Meet the Independents: Geoff Lutz

Geoff Lutz, ah, Geoff Lutz – who are you, what do you want, and why should we vote for you?

Alas, as far as the internet is concerned, Mr Lutz is a ghost, a mere shadow, a wraith, with no discernable presence whatsoever.  The AEC tells me that he is a semi-retired orchardist.  Make of this what you will.

Clearly, he knows something about fruit.  But is he the apple of our eye, or just another political lemon?  The cherry on our political sundae, or a nut in our electoral fruitcake?

We may never know.

I choose to believe that all he is saying is give peach a chance.

(… yeah, I really have no idea, sorry, though I’m guessing he will be in favour of supporting farmers.  Everybody else is, and they don’t even have orchards.)

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4 thoughts on “Meet the Independents: Geoff Lutz

  1. I managed to find a smidgen more about Geoff Lutz, mainly his previous political activity, but it’s still not terribly helpful: http://axvoter.tumblr.com/post/146650059125/blatantly-partisan-party-review-lv-victorias

    I do notice, however, that you have been a bit more generous and forgiving to the independents than me. I’ve realised that through the course of my reviews I get a bit grumpier, probably from reading the same shit over and over again. But with these ungrouped indies in particular, I have an innate suspicion: why can’t they find a single friend to run with? They don’t even need a party; just one friend and they’ll get a square above the line. I recall a past federal election where this guy ran with his wife and daughter. His website was entirely about him, not even a mention of these two women in his life, but he still used them successfully to get a square above the line. (Don’t start me on the associated patriarchy rant!)

    Of course, I know the answer to my question: some are genuinely bonkers and nobody would join them; some simply don’t realise that getting a mate would give them a square above the line; and others are so wedded to the idea of independence that they wouldn’t compromise it even with a mate. But the doubt keeps lurking in my mind.

    • Fair enough too! And thank you! I try to give them the benefit of the doubt, because my experience with political parties when I tried going to a few meetings (Labor, Green) was that there was such a strong pressure to conform that I found it very uncomfortable. And I’m not very good at compromise myself. So I have a little bit of sympathy for people who don’t want to join a party, or even start one. But I am probably fairly innately optimistic about people, my default tends to be sarcastic rather than grumpy, and bonkers or not, I do appreciate that all of these would-be politicians are trying to make Australia a better place, even when I feel strongly that their policies will actually make things worse.

      And this batch of independents isn’t too bad, all things considered (though I still don’t understand why you would run for the Senate and then put nothing about yourself or your policies online!).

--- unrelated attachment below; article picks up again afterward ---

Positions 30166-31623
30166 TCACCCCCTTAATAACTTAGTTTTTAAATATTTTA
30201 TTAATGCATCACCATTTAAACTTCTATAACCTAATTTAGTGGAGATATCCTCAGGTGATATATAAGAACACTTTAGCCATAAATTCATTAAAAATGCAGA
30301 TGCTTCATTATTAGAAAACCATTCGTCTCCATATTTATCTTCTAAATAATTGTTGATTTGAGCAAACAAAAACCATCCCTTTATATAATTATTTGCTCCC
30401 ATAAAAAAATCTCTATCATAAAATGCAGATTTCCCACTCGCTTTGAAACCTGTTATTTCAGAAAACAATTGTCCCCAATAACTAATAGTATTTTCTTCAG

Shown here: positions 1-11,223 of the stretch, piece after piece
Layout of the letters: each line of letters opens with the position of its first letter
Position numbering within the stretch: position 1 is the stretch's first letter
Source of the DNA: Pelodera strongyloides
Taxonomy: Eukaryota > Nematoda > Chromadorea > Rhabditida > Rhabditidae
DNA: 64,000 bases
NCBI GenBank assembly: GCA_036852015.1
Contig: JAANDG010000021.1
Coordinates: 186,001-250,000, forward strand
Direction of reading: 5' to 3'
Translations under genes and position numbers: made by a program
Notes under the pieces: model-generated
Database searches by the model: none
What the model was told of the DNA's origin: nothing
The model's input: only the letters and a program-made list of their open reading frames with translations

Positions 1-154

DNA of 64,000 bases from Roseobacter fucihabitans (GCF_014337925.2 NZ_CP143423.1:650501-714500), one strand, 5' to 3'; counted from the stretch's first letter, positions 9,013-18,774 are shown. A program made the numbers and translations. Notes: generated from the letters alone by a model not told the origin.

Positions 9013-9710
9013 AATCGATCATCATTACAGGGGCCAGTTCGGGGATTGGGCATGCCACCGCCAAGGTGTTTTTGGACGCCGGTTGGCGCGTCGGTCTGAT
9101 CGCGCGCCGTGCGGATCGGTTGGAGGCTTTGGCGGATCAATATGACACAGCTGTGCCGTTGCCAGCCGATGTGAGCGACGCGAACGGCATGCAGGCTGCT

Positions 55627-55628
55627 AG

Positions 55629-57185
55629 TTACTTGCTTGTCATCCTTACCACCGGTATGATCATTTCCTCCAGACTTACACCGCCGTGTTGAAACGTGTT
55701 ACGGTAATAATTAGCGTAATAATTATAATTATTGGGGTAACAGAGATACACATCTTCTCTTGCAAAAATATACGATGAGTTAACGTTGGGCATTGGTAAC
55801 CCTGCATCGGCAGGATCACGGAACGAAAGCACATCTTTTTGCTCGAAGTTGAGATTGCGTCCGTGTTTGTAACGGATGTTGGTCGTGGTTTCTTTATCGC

And, on a rather more sober note, I’m a woman expressing political opinions on the internet, and that can attract a certain very special sort of commenter which I’d rather avoid if I can. While I will not water down my opinions about parties or independents that I think are misogynist, racist or otherwise toxic, it’s always a little bit scary writing about them. I try not to let this affect what I write, but it does make me careful in my phrasing. Which is a bit depressing, really.

      • I remember my first election in 2007 being unable to find information about a couple of the independents. That year it was somewhat excusable – if you were an older person, the Internet probalby seemed like an optional extra or a source of confusion. But by now there’s no excuse. Especially not for somebody like Lutz, who clearly has experience in local government and in campaigning at state level.

        I’m also surprised that so many people this year have dropped $2,000 on a doomed below the line candidacy. I’ve had people suggest to me that it’s for the thrill of seeing your name on the ballot, and I can be pretty cynical about motivations, but I really cannot imagine people being that keen to drop so much cash just to have everybody in the state skim over their name on the ballot.

        I must admit I’m surprised I’ve received almost no negative comments to my reviews, especially given my blunt style. Is it the straight white male privilege? (I’m not sure how clearly those qualities come through in my writing, though I have stated my Pākehā ethnicity in a few entries.) Is it that nobody’s reading? Is that I chose a platform where you need to have an account and be logged in to comment, and the Tumblr demographic is slanted a particular way? Probably a combination of all three. I have considered moving to another platform, but I like that the tagging system of Tumblr puts my work in front of a lot of people for fairly little effort. I haven’t the tenacity to establish a blog such as yours. But I am waiting for the day some crazy racist gets stuck into me for denouncing One Nationa/Australian Liberty/Australia First/whatever.

        • Have you seen the lovely people on my Australia First Post? My favourite was the one who called me pervaded.

          I’m about to send some readers your way, incidentally. Hopefully they will be the polite ones!

          I have no idea about the privilege thing – the one death threat I got was from someone who thought I was male anyway. And your blog doesn’t give many clues to your identity! If there is any privilege at play, it is (perhaps?) that you don’t necessarily think about the nasty comments you might get when you write such a post, and thus are less tempted to self edit. But perhaps you do and are simply less timid than I am!

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